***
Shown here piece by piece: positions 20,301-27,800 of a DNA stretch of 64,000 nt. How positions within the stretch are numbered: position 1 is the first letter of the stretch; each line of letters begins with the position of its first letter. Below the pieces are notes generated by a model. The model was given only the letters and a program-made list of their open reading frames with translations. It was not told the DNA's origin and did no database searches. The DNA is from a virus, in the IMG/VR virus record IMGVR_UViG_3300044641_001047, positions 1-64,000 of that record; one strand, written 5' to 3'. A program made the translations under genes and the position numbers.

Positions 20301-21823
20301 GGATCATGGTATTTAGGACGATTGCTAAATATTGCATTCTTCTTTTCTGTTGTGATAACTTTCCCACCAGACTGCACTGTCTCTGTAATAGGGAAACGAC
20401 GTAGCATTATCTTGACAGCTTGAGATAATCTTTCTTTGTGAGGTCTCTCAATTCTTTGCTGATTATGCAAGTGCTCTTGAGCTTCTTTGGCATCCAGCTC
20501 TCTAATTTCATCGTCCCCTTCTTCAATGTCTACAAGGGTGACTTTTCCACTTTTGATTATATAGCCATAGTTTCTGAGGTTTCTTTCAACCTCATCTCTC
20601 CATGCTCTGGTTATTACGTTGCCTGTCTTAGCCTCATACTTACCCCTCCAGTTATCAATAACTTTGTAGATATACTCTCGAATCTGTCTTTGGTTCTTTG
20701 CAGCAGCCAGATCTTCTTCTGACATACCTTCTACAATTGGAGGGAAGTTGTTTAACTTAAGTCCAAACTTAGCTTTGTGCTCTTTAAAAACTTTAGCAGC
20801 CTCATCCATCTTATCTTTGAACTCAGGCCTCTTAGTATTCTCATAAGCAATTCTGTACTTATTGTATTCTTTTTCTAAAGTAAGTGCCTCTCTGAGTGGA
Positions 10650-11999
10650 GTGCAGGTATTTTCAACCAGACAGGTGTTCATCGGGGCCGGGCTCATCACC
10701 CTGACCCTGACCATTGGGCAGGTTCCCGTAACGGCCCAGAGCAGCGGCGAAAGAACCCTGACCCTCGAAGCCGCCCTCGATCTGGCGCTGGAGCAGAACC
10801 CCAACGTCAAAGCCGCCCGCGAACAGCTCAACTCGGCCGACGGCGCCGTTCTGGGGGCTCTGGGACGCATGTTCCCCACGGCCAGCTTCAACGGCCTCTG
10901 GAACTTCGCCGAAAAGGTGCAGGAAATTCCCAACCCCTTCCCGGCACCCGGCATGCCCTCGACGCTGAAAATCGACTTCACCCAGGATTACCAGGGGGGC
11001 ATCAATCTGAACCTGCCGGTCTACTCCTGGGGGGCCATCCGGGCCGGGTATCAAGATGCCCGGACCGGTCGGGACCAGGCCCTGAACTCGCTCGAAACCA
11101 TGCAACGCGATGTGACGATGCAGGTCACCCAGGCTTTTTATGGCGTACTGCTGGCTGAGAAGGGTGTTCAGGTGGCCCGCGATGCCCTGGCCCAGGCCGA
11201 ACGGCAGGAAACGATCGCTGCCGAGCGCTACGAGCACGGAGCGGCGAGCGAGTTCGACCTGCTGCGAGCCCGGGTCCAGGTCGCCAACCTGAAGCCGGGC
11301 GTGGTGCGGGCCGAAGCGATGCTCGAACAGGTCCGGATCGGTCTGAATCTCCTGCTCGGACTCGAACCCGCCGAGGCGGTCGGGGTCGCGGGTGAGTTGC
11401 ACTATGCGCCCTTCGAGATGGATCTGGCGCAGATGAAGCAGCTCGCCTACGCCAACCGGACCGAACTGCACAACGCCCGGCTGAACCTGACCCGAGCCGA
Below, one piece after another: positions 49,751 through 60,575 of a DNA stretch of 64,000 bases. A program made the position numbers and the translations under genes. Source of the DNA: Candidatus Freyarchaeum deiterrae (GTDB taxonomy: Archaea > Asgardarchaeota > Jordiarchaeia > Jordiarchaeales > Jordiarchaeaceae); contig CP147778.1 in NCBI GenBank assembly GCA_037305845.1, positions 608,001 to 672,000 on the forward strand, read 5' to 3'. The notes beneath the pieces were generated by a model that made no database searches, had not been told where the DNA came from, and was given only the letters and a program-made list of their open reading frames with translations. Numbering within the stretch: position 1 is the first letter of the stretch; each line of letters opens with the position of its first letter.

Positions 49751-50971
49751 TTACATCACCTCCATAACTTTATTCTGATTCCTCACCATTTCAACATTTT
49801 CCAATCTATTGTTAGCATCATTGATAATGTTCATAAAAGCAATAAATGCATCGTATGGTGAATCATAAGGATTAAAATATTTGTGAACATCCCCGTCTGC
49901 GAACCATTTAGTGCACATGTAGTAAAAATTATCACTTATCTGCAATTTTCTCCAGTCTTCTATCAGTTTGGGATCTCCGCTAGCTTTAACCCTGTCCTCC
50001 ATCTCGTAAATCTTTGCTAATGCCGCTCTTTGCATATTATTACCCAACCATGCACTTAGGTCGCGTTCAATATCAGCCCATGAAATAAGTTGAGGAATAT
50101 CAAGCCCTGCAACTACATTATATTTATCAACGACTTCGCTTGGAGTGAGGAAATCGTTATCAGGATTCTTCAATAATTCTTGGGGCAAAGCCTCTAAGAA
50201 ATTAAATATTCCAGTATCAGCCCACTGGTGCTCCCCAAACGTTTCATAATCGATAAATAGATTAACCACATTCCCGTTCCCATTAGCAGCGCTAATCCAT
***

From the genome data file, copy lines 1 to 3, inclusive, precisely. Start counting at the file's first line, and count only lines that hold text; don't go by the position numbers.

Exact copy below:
Shown here piece by piece: positions 20,301-27,800 of a DNA stretch of 64,000 nt. How positions within the stretch are numbered: position 1 is the first letter of the stretch; each line of letters begins with the position of its first letter. Below the pieces are notes generated by a model. The model was given only the letters and a program-made list of their open reading frames with translations. It was not told the DNA's origin and did no database searches. The DNA is from a virus, in the IMG/VR virus record IMGVR_UViG_3300044641_001047, positions 1-64,000 of that record; one strand, written 5' to 3'. A program made the translations under genes and the position numbers.

Positions 20301-21823
20301 GGATCATGGTATTTAGGACGATTGCTAAATATTGCATTCTTCTTTTCTGTTGTGATAACTTTCCCACCAGACTGCACTGTCTCTGTAATAGGGAAACGAC